Genealogy Today, by Betty Lou Malesky, CG
The truth about the first Thanksgiving at Plymouth, Massachusetts has largely been lost to time and efforts to be politically correct, but several facts can be gleaned from early Pilgrim writings.
While the exact date of the feast is unknown, it was certainly celebrated in the fall of 1621. Although not designated "Thanksgiving," John Winslow the Pilgrimís governor make it clear that the day celebrated was a traditional English harvest festival with religious overtones.
The Pilgrims had arrived in the New World eleven months earlier, unprepared, uninformed, and fearful of the coming winter and the unknown native peoples. Their worst fears were realized as they were struck by sickness that first winter. By spring 1621, 52 of the original 102 Mayflower passengers had died. Four men lost wives, six teenagers were orphaned, and several families were totally wiped outóonly four families were untouched by disease. Those left were indeed thankful to have been spared.
The native tribes closest to Plymouth had also been decimated by illness and had survival in common with the Pilgrims. The two people groups learned to respect each other and tried to live harmoniously. The Pilgrims did indeed invite Indians to their feast; over 100 of the latter came willingly, bringing freshly killed deer and prodigious appetites.
Our first modern Thanksgiving was proclaimed in October 1863 by President Abraham Lincoln. Mindful of the fact that we were engaged in a civil war of unequaled magnitude and severity, Lincolnís proclamation stated, "The year that is drawing toward its close has been filled with the blessings of fruitful fields and healthful skies." He reminded the nation to remember the "ever-watchful providence of Almighty God."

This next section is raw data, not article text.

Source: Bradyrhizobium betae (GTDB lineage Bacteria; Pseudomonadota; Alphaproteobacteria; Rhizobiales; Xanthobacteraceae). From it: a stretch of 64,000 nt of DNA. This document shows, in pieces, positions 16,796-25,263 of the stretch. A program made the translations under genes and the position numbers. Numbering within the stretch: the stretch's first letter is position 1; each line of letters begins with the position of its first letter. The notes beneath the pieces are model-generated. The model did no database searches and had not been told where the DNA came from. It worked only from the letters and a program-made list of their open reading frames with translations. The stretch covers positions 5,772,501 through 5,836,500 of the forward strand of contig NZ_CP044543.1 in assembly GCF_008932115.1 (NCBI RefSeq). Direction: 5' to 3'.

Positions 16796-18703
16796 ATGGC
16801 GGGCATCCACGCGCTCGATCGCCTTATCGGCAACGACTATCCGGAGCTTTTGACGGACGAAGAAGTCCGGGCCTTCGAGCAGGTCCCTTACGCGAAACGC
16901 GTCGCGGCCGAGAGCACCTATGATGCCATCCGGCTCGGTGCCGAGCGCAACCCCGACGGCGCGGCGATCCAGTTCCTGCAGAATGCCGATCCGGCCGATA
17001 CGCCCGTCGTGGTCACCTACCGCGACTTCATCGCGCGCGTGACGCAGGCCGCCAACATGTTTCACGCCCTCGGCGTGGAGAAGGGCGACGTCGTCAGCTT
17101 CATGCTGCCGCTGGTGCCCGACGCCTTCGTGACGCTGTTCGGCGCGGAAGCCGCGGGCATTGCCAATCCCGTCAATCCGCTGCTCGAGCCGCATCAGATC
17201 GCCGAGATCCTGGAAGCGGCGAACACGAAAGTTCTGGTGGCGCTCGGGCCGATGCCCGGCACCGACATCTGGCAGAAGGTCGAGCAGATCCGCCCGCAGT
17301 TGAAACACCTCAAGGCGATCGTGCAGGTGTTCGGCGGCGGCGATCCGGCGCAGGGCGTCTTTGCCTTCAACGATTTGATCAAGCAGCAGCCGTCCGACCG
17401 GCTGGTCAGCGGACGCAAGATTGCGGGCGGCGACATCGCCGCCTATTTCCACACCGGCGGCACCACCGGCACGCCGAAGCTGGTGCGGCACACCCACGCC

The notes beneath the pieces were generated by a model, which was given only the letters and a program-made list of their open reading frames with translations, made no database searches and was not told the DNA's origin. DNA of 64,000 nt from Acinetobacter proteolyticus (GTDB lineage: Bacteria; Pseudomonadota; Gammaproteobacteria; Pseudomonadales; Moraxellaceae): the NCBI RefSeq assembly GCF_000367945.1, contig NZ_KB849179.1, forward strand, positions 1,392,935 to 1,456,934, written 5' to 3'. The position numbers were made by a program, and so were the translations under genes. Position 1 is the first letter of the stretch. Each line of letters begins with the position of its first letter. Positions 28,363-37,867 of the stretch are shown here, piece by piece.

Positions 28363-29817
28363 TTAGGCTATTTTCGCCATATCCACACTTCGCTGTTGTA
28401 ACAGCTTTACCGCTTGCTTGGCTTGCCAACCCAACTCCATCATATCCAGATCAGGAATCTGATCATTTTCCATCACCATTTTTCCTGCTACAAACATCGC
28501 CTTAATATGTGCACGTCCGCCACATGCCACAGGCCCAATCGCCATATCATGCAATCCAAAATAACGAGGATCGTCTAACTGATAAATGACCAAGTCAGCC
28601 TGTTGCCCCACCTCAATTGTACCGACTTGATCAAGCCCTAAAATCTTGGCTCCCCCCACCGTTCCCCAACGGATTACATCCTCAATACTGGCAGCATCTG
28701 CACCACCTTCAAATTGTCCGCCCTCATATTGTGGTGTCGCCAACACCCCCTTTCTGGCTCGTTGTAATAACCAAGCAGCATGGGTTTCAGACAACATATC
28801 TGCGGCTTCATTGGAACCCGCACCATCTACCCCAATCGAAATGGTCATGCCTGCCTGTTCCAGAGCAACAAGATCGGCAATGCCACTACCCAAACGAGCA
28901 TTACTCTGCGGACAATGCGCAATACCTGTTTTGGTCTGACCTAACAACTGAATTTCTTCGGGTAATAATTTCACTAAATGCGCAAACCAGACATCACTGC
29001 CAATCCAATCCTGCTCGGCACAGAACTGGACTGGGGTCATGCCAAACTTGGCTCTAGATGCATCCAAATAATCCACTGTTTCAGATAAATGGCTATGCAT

This year I, too, have much for which to be thankful. In September I underwent a spinal fusion fraught with several complications. The Lord preserved my life and has been with me through a difficult recovery period. I have months to go but believe the end will be worth the struggle.
I am thankful for my many friends in Green Valley including my Grace Church family, members of the genealogical society and caring neighbors who have helped sustain me these past weeks. They have shopped for me, cleaned my house, provided meals, done laundry and yard work and kept me company. I am thankful for all the prayers, cards and messages of encouragement Iíve received. Finally I am thankful for my sister who has come from North Carolina to oversee my progress and persuade me to persevere when I get discouraged.
This Thanksgiving let us as a people look beyond the football games and turkey, political differences and economic woes, and thank God for our many blessings. Itís so easy to get caught in the mundane and overlook the fact that we still live in the Land of the Free and the Home of the Brave where we can worship God as we choose.
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